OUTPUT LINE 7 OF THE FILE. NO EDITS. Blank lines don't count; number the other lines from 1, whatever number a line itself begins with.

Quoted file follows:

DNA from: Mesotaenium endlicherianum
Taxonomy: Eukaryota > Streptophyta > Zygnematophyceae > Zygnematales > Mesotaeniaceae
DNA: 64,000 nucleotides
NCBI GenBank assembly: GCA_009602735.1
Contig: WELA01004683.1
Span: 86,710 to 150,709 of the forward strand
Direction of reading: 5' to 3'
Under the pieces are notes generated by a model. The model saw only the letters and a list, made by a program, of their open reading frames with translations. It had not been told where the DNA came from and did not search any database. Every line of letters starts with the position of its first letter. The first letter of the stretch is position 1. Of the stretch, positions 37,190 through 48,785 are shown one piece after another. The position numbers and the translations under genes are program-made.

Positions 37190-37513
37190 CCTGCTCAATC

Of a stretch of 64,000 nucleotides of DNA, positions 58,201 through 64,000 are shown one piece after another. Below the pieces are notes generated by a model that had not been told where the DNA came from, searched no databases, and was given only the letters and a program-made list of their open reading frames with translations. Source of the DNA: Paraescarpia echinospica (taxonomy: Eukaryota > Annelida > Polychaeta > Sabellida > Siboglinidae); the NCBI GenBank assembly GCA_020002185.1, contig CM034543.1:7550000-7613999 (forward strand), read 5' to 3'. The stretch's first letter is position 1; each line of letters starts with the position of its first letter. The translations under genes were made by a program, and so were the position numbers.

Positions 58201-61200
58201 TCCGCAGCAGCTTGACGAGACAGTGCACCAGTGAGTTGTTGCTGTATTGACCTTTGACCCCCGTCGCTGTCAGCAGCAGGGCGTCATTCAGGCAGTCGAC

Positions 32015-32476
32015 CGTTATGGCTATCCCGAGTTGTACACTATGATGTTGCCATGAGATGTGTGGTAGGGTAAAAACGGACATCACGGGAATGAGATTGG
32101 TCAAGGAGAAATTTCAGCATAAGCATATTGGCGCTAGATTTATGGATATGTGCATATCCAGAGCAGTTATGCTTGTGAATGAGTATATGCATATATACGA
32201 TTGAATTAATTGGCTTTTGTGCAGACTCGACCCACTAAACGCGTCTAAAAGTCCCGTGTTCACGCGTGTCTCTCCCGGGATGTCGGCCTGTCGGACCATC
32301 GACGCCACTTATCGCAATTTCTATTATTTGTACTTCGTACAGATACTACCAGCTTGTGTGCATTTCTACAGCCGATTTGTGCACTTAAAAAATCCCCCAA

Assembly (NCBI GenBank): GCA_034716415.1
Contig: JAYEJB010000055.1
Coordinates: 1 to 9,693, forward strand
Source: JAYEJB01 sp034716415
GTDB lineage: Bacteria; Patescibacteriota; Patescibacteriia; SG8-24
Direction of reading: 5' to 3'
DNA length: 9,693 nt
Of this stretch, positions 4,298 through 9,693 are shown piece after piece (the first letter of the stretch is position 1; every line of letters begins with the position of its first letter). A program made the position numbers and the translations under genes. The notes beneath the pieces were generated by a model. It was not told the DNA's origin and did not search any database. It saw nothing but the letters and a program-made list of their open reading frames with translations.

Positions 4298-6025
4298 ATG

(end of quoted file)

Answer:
Direction of reading: 5' to 3'